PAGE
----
Competitive mode has you essentially trying to profit the most from the shifting emissions war. Butting heads with other corporations (players) whilst hiding behind a façade of assisting them just doesn’t work that well for me. Competitive is more of a semi-cooperative mode, which leaves you wishing you were just working together. The game shifts and changes a little to facilitate this game mode, and I am sure a lot of people prefer this mode, but not me. Nobody ever changed the world for the better whilst fighting everyone else.
The solo mode is very similar to cooperative with a few tweaks here and there. Giving you access to more actions per turn and the option to increase the global emissions by a point in order to get another extra action per turn is an interesting twist. The solo mode is greatly superior to the ‘competitive’ version, but still doesn’t hold a candle to cooperative.
Luck Vs Strategy
You may not have been expecting luck to play a part in a heavy game like this, but I would be remiss for not talking about it.
At the start of the game, a lot of things are randomly drawn or placed. 10 UN goal cards (depending on game mode), 8 random power plant goals, 5 random knowledge goals, 8 random summit goals, 6 random summit tiles, 2 secret private goals (depending on game mode), 5 drawn lobbyist cards, and 6 randomly placed regional agenda tiles (one for each region). Fossil fuel power plants are also revealed at the start of each round. This is after the first, which can increase the global emissions up to 4 points.
This can work in your favour. Alternatively, it can work very much so against it. If you have a UN goal that needs you to build 2 forestation plants, you have a power plant goal that wants you to build a forestation plant in Europe, a summit goal that includes forestation, and a knowledge goal that requires level 5 in forestation, then it is pretty clear that you can fulfil most of these by concentrating on this one route. On the other hand, you can easily see how this could fall very much so against your favour.
This forces you to really consider each turn decisively though, as there is no room for errors. Thinking cap is required for sure here.
When I first started out in this hobby, I didn’t initially understand what people meant when they referred to component quality. Now I know.
In short: CO2 Second Chance is a beacon of what other companies should look to when developing components. Every component here is truly, unequivocally sublime!
In long: from the 25 power plant wooden pieces to the 25 uniquely shaped project tiles, to the 47 environmental goal tiles, to the multitude of different decks and all the markers, tokens, meeples and tiles in between, everything in this box is of the highest of quality. To a point in quality, that I simply didn’t realise existed before lifting the lid on this masterpiece.
I adore the way in which the project tiles are shaped so that scientists can rest inside them before the foundation pieces can slide into it. Then the way the foundation pieces are designed to allow the different power plants to slot into them, thus forming a full powerhouse juggernaut.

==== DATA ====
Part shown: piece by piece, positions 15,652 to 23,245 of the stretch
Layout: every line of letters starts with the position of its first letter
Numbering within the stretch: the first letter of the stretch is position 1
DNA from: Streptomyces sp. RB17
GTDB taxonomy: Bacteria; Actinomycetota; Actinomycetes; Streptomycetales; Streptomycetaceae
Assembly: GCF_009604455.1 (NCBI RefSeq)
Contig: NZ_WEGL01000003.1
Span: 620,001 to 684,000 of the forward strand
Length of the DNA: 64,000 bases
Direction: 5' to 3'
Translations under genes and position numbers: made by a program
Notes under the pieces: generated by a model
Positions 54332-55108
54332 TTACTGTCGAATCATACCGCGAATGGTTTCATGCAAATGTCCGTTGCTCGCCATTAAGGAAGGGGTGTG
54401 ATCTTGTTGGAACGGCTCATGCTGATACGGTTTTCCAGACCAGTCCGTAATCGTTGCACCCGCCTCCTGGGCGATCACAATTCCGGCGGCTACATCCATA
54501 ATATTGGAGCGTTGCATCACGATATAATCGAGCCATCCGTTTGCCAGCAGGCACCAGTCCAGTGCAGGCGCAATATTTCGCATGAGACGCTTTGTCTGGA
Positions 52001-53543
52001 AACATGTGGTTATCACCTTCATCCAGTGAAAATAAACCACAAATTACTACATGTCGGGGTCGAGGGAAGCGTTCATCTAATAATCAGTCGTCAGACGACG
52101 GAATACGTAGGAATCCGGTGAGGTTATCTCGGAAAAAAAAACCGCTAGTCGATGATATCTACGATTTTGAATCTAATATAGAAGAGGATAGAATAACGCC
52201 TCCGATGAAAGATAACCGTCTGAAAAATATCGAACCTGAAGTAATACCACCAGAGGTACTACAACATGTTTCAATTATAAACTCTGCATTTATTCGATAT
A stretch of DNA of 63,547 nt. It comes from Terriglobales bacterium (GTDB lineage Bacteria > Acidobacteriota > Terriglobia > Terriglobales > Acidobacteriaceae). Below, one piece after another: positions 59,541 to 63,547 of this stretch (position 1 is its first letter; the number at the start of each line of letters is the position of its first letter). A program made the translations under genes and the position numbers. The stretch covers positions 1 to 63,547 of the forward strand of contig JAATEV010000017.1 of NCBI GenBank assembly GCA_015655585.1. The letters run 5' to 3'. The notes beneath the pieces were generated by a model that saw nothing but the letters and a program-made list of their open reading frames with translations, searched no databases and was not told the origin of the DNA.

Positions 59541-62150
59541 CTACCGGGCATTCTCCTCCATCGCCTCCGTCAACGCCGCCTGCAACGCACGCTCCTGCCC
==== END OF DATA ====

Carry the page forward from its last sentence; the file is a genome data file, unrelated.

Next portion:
I love the intricate detail that has gone into the double-sided game board. Almost everything has clearly defined areas to be placed on a board that is not too busy and is bright and easy to understand. With there being so many pieces and parts in the game, the board does an excellent job at presenting it in a way that doesn’t make your eyes fall out.
I love that each player has 2 different player aids that actually fit on either side of your individual player board. The graphics overflow onto them and give you details on what each of the actions do, and on the reverse, has some helpful quick references. I LOVE this so much. It was incredibly helpful during initial plays.
All the cards are linen finished and have little numbers on them. This relates to the reference guide at the back of the rulebook for easy explanations. The rulebook itself is superb. This is the biggest game I have learned how to play, and yet, also one of the easiest. The rulebook is big, easy to follow, greatly written with examples and references throughout. I was incredibly impressed with the quality of the rulebook. And the game as a whole.
If I was able to rate this game higher than a 5 for component quality, I definitely would.
The eagle-eyed amongst you will have noticed that I have not included a ‘negative’ section in this review. And that is because, simply, there isn’t one needed (and I wouldn’t have room if it was). Without a doubt, my thoughts are clear on this game. I love the theme, I love the cooperative game mode, I absolutely adore the components.
There is a lot to this game and a lot to love. I tried hard not to overwhelm any potential reader with walls of intricacies of the game. I am sure from the pictures you can gauge for yourself how much of a mammoth CO2 Second Chance is. But it is presented in an easy to digest gameplay that revolves around just 6 different actions. All of these actions however open up to a slew of different options.
The game can seem like more of a puzzle that needs to be played in a certain order at times, in order to hit certain goals, summits or personal objectives. This is not such a bad thing however, sometimes playing a game that can last more than 2 hours, a specific target to aim towards can give some much-needed guidance.
Are you in the market for a new bigger game with intricate gameplay wrapped in a uniquely interesting theme? Try your hand at saving the world from the pollution you yourself contribute to.